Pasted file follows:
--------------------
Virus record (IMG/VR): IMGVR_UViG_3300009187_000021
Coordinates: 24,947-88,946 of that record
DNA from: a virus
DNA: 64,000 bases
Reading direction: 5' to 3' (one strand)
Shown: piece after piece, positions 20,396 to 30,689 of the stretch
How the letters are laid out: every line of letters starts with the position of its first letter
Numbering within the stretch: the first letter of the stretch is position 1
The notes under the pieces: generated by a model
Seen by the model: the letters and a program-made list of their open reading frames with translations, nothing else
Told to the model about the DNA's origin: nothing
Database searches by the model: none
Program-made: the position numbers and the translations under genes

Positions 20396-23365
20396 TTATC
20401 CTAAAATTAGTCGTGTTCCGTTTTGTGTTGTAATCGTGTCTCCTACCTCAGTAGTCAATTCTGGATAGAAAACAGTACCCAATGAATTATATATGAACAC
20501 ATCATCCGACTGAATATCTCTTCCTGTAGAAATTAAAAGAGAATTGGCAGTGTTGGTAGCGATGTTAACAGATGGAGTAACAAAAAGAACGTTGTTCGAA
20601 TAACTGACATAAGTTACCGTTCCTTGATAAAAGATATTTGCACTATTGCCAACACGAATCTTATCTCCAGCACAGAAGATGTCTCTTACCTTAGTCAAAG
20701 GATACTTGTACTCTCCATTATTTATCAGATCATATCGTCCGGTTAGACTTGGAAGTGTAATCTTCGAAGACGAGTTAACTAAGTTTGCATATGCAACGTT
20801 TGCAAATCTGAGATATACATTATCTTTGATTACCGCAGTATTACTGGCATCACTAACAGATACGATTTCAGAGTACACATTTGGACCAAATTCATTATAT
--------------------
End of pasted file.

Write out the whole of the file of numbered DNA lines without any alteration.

Virus record (IMG/VR): IMGVR_UViG_3300009187_000021
Coordinates: 24,947-88,946 of that record
DNA from: a virus
DNA: 64,000 bases
Reading direction: 5' to 3' (one strand)
Shown: piece after piece, positions 20,396 to 30,689 of the stretch
How the letters are laid out: every line of letters starts with the position of its first letter
Numbering within the stretch: the first letter of the stretch is position 1
The notes under the pieces: generated by a model
Seen by the model: the letters and a program-made list of their open reading frames with translations, nothing else
Told to the model about the DNA's origin: nothing
Database searches by the model: none
Program-made: the position numbers and the translations under genes

Positions 20396-23365
20396 TTATC
20401 CTAAAATTAGTCGTGTTCCGTTTTGTGTTGTAATCGTGTCTCCTACCTCAGTAGTCAATTCTGGATAGAAAACAGTACCCAATGAATTATATATGAACAC
20501 ATCATCCGACTGAATATCTCTTCCTGTAGAAATTAAAAGAGAATTGGCAGTGTTGGTAGCGATGTTAACAGATGGAGTAACAAAAAGAACGTTGTTCGAA
20601 TAACTGACATAAGTTACCGTTCCTTGATAAAAGATATTTGCACTATTGCCAACACGAATCTTATCTCCAGCACAGAAGATGTCTCTTACCTTAGTCAAAG
20701 GATACTTGTACTCTCCATTATTTATCAGATCATATCGTCCGGTTAGACTTGGAAGTGTAATCTTCGAAGACGAGTTAACTAAGTTTGCATATGCAACGTT
20801 TGCAAATCTGAGATATACATTATCTTTGATTACCGCAGTATTACTGGCATCACTAACAGATACGATTTCAGAGTACACATTTGGACCAAATTCATTATAT